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NBC Wouldn't Allow The Cast Of Chicago P.D. To Go On Police Ride Alongs For Training

The world of NBC's hit series "Chicago P.D." can be a pretty bleak place in terms of its depictions of murder, violence, broken relationships, personal strife, and systemic injustice. It absolutely does not shy away from these disturbing themes — and its viewers love it for that. 

But behind the scenes, the show's actors do not typically have to grapple with such painful and delicate scenarios. According to actress Marina Squerciati, who plays Officer Kim Burgess, NBC prevented the "Chicago P.D." cast from participating in ride-along with the police — and for a good reason.

When asked by Build in 2019 if any of the cast shadowed police officers, Squerciati replied, "NBC was like, 'Ridealongs? No, thank you. We don't want you in the back of a police car in Chicago.'" However, Squerciati added that the "Chicago P.D." production team still found ways to bring the world of law enforcement to life.

Chicago P.D. has its own police consultant on set

In the same interview with Build, Marina Squerciati explained that "Chicago P.D.," part of the One Chicago franchise, retains a police consultant, Brian Luce. Luce, who has also consulted on "Chicago Med," Chicago Fire," and the Aaron Sorkin-directed "The Trial of the Chicago 7," visits the set during filming to keep things real.

"We have a police officer on set named Brian Luce," Squerciati stated. "And he's there all the time telling us how to do everything, so we look like cops as much as possible and pay respect to that profession."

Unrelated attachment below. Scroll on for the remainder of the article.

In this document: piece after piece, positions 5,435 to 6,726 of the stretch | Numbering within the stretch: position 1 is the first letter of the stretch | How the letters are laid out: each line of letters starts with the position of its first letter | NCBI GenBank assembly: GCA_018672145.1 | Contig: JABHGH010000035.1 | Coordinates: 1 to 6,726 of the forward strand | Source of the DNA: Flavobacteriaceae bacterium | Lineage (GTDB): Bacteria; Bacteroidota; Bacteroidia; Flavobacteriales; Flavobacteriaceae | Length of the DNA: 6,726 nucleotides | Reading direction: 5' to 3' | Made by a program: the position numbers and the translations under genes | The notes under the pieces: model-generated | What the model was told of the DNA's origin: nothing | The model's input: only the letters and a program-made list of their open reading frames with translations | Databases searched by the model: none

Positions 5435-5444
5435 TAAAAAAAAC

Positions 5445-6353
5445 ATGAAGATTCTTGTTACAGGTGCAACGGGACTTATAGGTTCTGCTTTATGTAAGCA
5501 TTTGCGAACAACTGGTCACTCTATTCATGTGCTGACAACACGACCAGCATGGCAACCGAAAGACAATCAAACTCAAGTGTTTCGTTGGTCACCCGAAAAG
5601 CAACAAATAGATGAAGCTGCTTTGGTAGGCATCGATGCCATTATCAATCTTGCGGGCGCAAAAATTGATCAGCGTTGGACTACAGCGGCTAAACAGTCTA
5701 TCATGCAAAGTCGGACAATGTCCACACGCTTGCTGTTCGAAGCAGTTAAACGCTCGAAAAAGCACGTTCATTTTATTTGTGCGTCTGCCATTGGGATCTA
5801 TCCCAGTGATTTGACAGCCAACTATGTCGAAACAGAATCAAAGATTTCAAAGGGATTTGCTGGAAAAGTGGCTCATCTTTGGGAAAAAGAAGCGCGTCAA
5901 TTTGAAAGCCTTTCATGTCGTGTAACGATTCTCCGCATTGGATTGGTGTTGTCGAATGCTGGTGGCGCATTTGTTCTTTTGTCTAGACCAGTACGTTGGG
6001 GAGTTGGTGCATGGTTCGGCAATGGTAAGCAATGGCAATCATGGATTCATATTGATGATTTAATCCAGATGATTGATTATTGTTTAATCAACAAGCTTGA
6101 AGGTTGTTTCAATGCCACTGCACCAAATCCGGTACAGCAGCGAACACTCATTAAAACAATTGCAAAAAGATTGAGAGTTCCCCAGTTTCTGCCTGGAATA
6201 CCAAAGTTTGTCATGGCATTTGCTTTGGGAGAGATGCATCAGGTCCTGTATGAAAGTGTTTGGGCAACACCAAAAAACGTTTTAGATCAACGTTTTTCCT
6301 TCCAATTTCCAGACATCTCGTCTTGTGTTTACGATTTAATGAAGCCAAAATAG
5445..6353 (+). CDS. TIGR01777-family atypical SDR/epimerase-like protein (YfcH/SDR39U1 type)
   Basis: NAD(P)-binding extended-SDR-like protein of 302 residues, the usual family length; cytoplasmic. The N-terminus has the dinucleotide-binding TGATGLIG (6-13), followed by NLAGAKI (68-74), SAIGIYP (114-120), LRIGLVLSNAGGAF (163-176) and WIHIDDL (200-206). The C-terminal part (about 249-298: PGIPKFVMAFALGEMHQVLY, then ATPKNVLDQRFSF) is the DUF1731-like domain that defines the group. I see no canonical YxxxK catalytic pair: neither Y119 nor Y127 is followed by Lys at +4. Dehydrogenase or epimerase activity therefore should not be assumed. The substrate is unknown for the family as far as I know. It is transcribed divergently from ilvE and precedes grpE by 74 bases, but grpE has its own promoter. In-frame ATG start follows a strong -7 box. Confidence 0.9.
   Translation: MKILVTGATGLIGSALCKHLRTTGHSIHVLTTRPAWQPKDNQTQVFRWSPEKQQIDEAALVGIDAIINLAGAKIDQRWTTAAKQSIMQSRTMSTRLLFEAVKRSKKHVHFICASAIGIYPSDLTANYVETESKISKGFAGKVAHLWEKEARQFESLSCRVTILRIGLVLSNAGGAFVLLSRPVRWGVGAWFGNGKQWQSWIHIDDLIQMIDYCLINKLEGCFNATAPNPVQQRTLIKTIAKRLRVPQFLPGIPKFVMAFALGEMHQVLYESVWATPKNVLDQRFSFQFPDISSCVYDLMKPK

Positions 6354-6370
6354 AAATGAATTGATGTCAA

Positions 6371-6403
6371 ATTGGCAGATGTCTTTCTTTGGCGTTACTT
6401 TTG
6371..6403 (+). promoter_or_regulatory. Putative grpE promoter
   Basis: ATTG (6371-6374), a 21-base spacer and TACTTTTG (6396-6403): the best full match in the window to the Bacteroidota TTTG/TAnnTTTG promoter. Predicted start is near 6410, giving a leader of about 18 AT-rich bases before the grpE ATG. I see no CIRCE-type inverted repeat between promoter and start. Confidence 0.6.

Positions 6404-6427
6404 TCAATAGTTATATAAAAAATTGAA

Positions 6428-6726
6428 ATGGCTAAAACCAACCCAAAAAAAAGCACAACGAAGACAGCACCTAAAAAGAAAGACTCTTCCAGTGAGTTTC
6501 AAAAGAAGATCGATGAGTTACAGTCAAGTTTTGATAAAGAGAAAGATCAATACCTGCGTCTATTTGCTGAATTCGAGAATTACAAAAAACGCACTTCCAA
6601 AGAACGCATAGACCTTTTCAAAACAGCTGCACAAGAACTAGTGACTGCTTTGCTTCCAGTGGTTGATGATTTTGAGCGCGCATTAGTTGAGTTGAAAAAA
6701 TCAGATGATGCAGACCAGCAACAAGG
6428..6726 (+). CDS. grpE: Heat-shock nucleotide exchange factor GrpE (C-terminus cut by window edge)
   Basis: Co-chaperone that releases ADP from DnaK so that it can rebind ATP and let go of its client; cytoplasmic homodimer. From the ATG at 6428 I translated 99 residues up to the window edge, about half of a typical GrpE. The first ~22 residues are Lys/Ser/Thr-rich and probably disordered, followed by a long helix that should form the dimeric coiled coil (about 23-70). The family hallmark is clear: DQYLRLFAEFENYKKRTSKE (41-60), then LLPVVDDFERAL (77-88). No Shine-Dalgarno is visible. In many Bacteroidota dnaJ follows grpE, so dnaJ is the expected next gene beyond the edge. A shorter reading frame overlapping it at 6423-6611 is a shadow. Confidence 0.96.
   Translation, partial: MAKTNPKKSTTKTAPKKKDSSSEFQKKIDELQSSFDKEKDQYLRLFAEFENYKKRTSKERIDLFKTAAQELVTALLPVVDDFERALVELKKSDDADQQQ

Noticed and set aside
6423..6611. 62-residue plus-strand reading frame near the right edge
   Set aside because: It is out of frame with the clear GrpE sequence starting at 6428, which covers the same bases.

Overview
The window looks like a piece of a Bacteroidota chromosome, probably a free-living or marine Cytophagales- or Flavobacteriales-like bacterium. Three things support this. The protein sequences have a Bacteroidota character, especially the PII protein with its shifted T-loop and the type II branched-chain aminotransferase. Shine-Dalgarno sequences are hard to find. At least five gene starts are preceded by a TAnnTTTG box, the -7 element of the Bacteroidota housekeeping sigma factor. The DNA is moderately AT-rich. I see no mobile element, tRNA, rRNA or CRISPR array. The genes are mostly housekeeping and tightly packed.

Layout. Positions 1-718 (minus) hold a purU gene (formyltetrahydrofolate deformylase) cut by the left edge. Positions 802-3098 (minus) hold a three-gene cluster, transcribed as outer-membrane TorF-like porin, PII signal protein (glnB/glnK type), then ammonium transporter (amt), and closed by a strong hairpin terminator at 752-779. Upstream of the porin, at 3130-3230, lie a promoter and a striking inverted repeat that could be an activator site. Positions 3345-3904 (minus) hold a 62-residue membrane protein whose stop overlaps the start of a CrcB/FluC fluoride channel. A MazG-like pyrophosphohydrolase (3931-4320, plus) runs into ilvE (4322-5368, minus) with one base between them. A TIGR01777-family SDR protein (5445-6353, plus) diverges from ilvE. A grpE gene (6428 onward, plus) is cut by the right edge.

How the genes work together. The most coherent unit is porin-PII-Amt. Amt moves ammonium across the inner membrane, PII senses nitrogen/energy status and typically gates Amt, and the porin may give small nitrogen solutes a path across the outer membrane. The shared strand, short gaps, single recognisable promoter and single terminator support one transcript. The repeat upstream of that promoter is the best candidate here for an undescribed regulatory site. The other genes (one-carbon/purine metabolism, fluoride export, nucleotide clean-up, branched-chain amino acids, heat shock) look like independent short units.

Squerciati also clarified that a lot of work goes into the show's depictions of law enforcement scenarios — despite the lack of actual ride-alongs. "We really do work hard to clear a room and arrest a suspect and all those things with truth," she said.

And that's not the only preparation Squerciati had to do in order to embody a police officer with realism.

The Chicago P.D. cast had to undergo firearms training

Marina Squerciati also elucidated that real firearms played into the cast's preparations. While she claimed that her firearms training was intimidating initially, she came to give her guns barely any thought. "I am comfortable with firearms now, which is a place I never thought I'd get to when I was paralegal-ing in New York," she said. "So ... You grow."

Squerciati was so used to being handed firearms on the set of "Chicago P.D." that she thought the Build crew member handing her a microphone was giving her a gun. "Before the interview, every time I get on set, it's just like ... Someone hands you your gun, and then you walk," she explained.

Squerciati is known as a bit of a goofball on set. She once admitted to Looper that she likes to dance and sing in between takes. "I do dance a lot," she said. "Sometimes we're so in our characters that we're like [singing] 'The hills...!' And then we're like, [in a serious tone] 'So what did you find?' I feel like the guest stars are listening to music, trying to get in it, and ... We do respect our guest stars and tone it back, but we have a really good time."